Photo by Diliff, CC BY-SA 4.0.

Photo by Diliff, CC BY-SA 4.0.

Wikipedia has just turned 16, at a time when the need for accurate, reliable information is greater than ever. In a world where social media channels are awash with fake news, and unreliable assertions come from every corner, the Wikimedia communities and Wikipedia in particular have offered a space for that free, accessible and reliable information to be aggregated and shared with the broader world.

Making sure that the public, our patrons, reach the best sources of information is at the heart of the Wikipedia community’s ideals. The concept of all the information on Wikipedia being “verifiable”, connected to an editorially controlled source, like a reputable newspaper or academic journal, has helped focus the massive collaborative effort that Wikipedia represents.

This connection of Wikipedia’s information to sourcing, however, is an ideal; Wikipedia grows through the contributions of thousands of people every month, and we cannot practically expect every new editor to understand how Wikipedia relies on footnotes, how to find the right kinds of research material, or how to add those references to Wikipedia. All of these steps require not only a broader understanding of research, but how those skills apply to our context.

Unlike an average Wikipedia reader, librarians understand these skills intimately: not only do librarians have training and practical experience finding and integrating reference materials into written works, but they teach patrons these vital 21st-century information literacy skills every day. In the face of a flood of bad information, the health of Wikipedia relies not only on contributors, but community educators who can help our readers understand how our content is created. Ultimately, the skills and goals of the library community are aligned with the Wikipedia community.

That is why we are asking librarians to “Imagine a world where every librarian added one more reference to Wikipedia” as part of our second annual “1 Librarian, 1 Reference” (#1lib1ref) campaign. There are plenty of opportunities to get involved: there are over 313,000 “citation needed” statements on Wikipedia and 213,000 articles without any citations at all.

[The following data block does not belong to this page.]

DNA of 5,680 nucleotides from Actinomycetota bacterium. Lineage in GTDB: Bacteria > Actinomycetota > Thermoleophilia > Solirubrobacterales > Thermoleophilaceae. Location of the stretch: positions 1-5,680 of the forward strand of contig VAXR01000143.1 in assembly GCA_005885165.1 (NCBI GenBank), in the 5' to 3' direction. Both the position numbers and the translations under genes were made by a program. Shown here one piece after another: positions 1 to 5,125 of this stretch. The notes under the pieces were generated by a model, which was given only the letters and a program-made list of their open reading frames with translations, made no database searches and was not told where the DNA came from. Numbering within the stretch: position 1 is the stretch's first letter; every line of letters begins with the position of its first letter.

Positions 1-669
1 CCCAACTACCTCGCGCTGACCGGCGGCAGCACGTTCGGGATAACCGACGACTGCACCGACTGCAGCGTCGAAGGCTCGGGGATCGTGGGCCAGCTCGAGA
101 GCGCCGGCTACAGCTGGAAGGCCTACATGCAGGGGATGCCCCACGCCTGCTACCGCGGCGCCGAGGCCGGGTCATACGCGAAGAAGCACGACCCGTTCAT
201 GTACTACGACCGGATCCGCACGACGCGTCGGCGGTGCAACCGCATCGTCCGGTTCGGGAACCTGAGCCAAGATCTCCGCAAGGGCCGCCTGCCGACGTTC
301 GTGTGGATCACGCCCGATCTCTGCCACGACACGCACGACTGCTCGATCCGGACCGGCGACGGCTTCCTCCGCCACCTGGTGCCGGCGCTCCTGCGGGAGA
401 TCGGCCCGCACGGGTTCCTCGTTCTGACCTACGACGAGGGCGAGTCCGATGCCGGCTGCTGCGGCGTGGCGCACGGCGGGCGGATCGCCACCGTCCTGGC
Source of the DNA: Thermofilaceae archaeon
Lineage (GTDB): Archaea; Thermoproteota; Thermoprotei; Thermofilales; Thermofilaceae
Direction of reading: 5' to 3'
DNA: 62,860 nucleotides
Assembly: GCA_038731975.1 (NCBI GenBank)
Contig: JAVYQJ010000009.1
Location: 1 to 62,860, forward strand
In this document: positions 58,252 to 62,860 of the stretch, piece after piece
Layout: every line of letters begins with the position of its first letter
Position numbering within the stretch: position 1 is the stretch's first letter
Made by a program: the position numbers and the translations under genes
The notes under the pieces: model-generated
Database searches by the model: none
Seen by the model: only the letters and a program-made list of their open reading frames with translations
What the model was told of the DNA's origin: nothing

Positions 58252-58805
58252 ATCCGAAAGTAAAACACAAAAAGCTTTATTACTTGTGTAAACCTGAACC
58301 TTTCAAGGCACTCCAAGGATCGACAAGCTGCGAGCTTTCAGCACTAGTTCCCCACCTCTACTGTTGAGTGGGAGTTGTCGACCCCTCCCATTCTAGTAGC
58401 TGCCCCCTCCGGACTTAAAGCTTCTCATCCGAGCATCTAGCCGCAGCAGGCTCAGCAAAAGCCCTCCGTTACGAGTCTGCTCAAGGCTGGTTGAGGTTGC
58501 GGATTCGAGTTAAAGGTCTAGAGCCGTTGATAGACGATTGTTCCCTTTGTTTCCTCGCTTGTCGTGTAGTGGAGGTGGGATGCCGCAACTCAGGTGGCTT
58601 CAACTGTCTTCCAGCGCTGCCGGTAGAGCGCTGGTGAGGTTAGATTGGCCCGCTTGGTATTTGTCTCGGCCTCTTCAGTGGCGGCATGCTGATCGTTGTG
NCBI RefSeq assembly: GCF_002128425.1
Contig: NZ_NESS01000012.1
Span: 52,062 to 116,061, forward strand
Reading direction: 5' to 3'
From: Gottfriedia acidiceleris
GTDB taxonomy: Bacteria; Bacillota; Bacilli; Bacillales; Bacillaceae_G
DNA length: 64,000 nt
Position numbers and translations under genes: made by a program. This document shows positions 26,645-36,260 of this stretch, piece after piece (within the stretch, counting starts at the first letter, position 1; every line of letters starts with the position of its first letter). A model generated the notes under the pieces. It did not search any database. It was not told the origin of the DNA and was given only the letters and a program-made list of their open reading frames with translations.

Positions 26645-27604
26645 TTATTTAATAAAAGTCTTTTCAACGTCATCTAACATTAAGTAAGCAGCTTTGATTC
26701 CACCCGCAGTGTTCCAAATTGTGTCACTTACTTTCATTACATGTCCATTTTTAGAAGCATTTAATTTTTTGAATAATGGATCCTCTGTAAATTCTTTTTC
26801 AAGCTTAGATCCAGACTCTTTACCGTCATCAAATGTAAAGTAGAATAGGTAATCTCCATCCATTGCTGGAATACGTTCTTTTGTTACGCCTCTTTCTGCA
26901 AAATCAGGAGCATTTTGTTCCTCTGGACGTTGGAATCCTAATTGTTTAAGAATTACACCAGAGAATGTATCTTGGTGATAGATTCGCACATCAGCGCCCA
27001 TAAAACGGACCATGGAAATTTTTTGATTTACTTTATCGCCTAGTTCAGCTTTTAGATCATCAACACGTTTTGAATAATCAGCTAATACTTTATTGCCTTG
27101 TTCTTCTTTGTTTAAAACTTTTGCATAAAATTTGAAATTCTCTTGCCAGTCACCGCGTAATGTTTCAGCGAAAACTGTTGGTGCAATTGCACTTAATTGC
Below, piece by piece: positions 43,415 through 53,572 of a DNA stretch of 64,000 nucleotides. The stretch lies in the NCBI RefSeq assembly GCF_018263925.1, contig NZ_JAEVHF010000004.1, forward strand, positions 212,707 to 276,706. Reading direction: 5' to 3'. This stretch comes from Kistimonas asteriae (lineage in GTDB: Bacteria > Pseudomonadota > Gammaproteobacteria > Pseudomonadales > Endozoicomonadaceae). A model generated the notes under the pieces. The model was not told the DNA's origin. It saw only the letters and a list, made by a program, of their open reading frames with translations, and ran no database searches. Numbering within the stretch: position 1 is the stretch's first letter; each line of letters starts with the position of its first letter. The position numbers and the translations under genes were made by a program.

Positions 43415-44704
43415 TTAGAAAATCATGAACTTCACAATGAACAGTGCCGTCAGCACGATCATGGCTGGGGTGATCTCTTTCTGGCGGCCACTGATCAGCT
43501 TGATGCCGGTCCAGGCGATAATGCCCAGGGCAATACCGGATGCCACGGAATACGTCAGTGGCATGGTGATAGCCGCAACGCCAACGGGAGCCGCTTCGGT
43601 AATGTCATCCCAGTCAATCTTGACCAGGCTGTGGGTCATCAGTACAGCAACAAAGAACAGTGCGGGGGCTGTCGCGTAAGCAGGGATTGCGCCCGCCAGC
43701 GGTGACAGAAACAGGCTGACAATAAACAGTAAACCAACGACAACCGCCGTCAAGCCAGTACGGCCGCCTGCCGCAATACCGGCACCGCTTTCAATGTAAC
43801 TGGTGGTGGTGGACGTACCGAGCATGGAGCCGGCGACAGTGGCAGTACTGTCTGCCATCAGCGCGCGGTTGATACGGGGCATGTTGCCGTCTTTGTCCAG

Last year, #1lib1ref spread around the world, helping over 500 librarians contribute thousands of citations, and sparking a conversation among library communities about what role Wikipedia has in the information ecosystem. Still, Wikipedia has over 40 million articles in hundreds of languages; though the hundreds of librarians made many contributions to the English, Catalan and a few other language Wikipedias, we need more to significantly change the experience of Wikipedia’s hundreds of millions of readers.

This year, we are calling on librarians the world over to make #1lib1ref a bigger, better contribution to a real-information based future. We are:

  • Supporting more languages for the campaign
  • Providing a kit to help organize gatherings of librarians to contribute and talk about Wikipedia’s role in librarianship.
  • Extending the campaign for another couple weeks, from January 15 until February 3.

Share the campaign in your networks and go to your library to ask your librarian to join in the campaign in the coming weeks, to contribute a precious Wikipedia birthday gift to the world: one more citation on Wikipedia!

Alex Stinson, GLAM-Wiki Strategist
Wikimedia Foundation

You can learn more about 1lib1ref at its campaign page.